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Two examples of Roman coins dated using the Anno Urbis Conditae (AUC), or “year of urban founding” of Rome, a dating system invented in 50BC by Marcus Varro. At left, the coin of Hadrian, reads: 'ANN ÐCCCLXXIIII NAT VRB P CIR CON' - Games celebrating the 874th birthday of Rome (or 121 AD in Dionysius calendar years).[1] At right, the coin of Pacatianus, ROMAE AETER[NAE] AN[NO] MIL[LESIMO] ET PRIMO, or "To eternal Rome, in its one thousand and first year."[2]

In dating systems, AUC (LH:5), the acronym of: Anno Urbis Conditae, meaning “year of city founding”, refers to the dating of years to the founding of the city of Rome, a calendar system, aka "Varronian calendar", devised in 50BC by Marcus Varro.


In 50BC, Marcus Varro devised the AUC dating system.

In 100 to 300AD, coins, such as shown adjacent, were being printed using the Varronian calendar dates.

Dionysian calendar

In 525AD, Dionysius Exiguus invented the AD/BC dating system, aka Dionysian calendar system, dating years to the myth of the birth of Jesus Christ.

AD dated coins

In 1234AD (1987 AUC), Bishop of Roskilde, Denmark, issued the world’s first coin with an "AD date", specifically a silver penny, with a bishop’s hat and the AD date MCCXXXIIII (1234) on the reverse, and a crown and the legends +ANNO DOMINI on the obverse.[3] This 1234 Denmark coin is shown below:[4]

1234 coin.png

The reason for dating this coin on this particular year, was that the series of numbers 1, 2, 3, 4, in respect to the year 1234 Anno Domini, were though magical.[4] The next time a coin was minted with an AD date, was 1372AD coin. There are seven of these "1234AD coins" extant in the world, in various museums; other images are available.[5] The following is another coin image, with caption by coin historian Robert Levinson:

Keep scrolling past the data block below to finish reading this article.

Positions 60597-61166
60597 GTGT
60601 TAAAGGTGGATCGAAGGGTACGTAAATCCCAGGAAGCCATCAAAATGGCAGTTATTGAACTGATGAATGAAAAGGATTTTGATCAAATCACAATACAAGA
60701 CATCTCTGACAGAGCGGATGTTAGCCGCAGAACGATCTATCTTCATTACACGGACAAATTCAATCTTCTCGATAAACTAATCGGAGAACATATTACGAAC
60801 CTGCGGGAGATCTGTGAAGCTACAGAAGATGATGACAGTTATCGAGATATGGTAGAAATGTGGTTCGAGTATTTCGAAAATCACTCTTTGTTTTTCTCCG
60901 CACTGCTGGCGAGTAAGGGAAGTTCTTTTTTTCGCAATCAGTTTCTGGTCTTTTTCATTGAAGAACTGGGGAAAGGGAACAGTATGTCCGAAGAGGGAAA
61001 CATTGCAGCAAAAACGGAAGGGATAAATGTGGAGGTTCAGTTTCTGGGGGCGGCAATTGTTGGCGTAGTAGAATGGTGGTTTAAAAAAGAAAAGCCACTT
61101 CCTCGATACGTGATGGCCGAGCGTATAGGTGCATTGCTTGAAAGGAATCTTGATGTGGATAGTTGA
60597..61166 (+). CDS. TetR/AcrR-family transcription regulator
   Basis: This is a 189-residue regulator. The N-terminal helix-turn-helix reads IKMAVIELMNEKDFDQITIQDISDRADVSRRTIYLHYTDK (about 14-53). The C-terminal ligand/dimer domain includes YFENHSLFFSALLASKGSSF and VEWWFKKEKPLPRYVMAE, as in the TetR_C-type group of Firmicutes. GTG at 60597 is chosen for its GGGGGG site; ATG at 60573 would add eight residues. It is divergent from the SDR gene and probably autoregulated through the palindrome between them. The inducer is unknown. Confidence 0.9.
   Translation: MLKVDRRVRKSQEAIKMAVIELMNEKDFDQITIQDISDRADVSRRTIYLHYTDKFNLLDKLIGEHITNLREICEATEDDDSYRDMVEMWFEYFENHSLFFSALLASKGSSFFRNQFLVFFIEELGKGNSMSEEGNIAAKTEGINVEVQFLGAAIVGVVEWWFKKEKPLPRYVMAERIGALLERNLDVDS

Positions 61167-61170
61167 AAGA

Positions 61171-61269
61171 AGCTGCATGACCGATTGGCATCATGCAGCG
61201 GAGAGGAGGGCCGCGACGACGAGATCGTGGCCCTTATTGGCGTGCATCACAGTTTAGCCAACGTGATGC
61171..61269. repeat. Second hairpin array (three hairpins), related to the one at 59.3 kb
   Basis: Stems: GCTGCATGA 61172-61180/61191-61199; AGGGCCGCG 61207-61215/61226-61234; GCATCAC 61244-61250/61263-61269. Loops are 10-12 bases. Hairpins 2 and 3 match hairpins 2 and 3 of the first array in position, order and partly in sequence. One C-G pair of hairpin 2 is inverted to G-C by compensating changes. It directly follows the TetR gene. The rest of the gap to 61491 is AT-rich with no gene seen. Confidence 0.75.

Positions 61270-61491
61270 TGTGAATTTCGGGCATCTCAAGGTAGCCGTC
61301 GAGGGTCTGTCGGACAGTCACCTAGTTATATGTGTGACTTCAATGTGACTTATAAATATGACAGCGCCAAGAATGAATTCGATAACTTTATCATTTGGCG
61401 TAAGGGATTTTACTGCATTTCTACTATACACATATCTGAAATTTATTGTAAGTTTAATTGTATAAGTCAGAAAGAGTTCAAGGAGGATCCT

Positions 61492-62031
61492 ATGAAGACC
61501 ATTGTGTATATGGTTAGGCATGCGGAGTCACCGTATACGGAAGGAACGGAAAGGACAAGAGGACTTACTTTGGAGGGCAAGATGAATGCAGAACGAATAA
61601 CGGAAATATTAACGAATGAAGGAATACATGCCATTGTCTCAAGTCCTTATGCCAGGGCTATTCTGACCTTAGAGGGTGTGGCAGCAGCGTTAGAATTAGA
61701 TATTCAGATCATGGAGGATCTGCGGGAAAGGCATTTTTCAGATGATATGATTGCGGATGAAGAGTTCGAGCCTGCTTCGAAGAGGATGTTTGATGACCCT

1234 coin (Levinson, 2007).png

Levinson comments on this:

“The decision to begin dating coins to an Anno Domini standard was hardly a trend-setter: 138 years passed until the next European coins were dated in 1372.”
— Robert Levinson (2007), The Earliest Dated Coins of Europe 1234-1500 (pg. 9)[6]

The first collectable dated coin is normally considered as being the 1374 Groschen from Aachen.[4]

Thimsian calendar

In 2020AD, Libb Thims invented the BE/AE dating system, aka Thimsian calendar system. Given the above trends, we should project that in about 2300AD, coins will not be minted using "AD dates", but rather will be dated according to universal system, e.g. Thimsian calendar dates, or some other astronomical scheme, not yet invented.

End matter


  1. Harney, Gareth. (2020). “Coin of Hadrain”, Twitter, Apr 7.
  2. Coin of Pacatianus – Wikimedia Commons.
  3. History of Dates on Coins (2018) –
  4. 4.0 4.1 4.2 1234 Denmark coin –
  5. Early dated coins of Europe (1166-1430) –
  6. Levinson, Robert. (2007). The Earliest Dated Coins of Europe 1234-1500: An illustrated Catalogue an Guide to Dated Medieval Coinage (pg. 9). Coin & Currency Institute.

External links

Theta Delta ics T2.jpg